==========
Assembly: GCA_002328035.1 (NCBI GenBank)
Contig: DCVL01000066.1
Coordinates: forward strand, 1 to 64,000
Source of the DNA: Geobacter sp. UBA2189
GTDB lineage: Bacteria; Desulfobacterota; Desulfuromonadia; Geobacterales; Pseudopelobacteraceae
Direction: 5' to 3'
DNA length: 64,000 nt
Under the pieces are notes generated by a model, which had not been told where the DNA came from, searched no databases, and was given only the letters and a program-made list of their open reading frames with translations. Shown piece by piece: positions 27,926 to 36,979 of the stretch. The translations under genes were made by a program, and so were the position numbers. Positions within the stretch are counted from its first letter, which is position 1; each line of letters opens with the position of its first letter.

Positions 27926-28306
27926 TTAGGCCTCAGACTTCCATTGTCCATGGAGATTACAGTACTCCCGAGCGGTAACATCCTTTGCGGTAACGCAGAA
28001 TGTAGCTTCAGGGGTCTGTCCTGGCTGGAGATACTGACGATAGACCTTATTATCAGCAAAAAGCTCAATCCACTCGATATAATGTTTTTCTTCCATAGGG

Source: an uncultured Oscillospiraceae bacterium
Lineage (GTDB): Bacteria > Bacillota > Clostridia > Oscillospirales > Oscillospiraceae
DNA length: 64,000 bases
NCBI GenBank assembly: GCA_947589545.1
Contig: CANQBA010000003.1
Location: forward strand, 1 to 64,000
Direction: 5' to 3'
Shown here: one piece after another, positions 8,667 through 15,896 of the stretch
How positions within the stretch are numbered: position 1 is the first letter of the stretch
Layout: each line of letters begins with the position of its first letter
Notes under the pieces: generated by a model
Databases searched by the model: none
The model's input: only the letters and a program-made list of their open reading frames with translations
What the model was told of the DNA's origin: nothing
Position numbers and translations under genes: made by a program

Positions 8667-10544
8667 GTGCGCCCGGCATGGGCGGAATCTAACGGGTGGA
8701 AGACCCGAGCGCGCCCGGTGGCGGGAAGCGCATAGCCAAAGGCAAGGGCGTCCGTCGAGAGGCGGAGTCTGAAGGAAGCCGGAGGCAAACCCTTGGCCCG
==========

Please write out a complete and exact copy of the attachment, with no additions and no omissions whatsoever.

Assembly: GCA_002328035.1 (NCBI GenBank)
Contig: DCVL01000066.1
Coordinates: forward strand, 1 to 64,000
Source of the DNA: Geobacter sp. UBA2189
GTDB lineage: Bacteria; Desulfobacterota; Desulfuromonadia; Geobacterales; Pseudopelobacteraceae
Direction: 5' to 3'
DNA length: 64,000 nt
Under the pieces are notes generated by a model, which had not been told where the DNA came from, searched no databases, and was given only the letters and a program-made list of their open reading frames with translations. Shown piece by piece: positions 27,926 to 36,979 of the stretch. The translations under genes were made by a program, and so were the position numbers. Positions within the stretch are counted from its first letter, which is position 1; each line of letters opens with the position of its first letter.

Positions 27926-28306
27926 TTAGGCCTCAGACTTCCATTGTCCATGGAGATTACAGTACTCCCGAGCGGTAACATCCTTTGCGGTAACGCAGAA
28001 TGTAGCTTCAGGGGTCTGTCCTGGCTGGAGATACTGACGATAGACCTTATTATCAGCAAAAAGCTCAATCCACTCGATATAATGTTTTTCTTCCATAGGG

Source: an uncultured Oscillospiraceae bacterium
Lineage (GTDB): Bacteria > Bacillota > Clostridia > Oscillospirales > Oscillospiraceae
DNA length: 64,000 bases
NCBI GenBank assembly: GCA_947589545.1
Contig: CANQBA010000003.1
Location: forward strand, 1 to 64,000
Direction: 5' to 3'
Shown here: one piece after another, positions 8,667 through 15,896 of the stretch
How positions within the stretch are numbered: position 1 is the first letter of the stretch
Layout: each line of letters begins with the position of its first letter
Notes under the pieces: generated by a model
Databases searched by the model: none
The model's input: only the letters and a program-made list of their open reading frames with translations
What the model was told of the DNA's origin: nothing
Position numbers and translations under genes: made by a program

Positions 8667-10544
8667 GTGCGCCCGGCATGGGCGGAATCTAACGGGTGGA
8701 AGACCCGAGCGCGCCCGGTGGCGGGAAGCGCATAGCCAAAGGCAAGGGCGTCCGTCGAGAGGCGGAGTCTGAAGGAAGCCGGAGGCAAACCCTTGGCCCG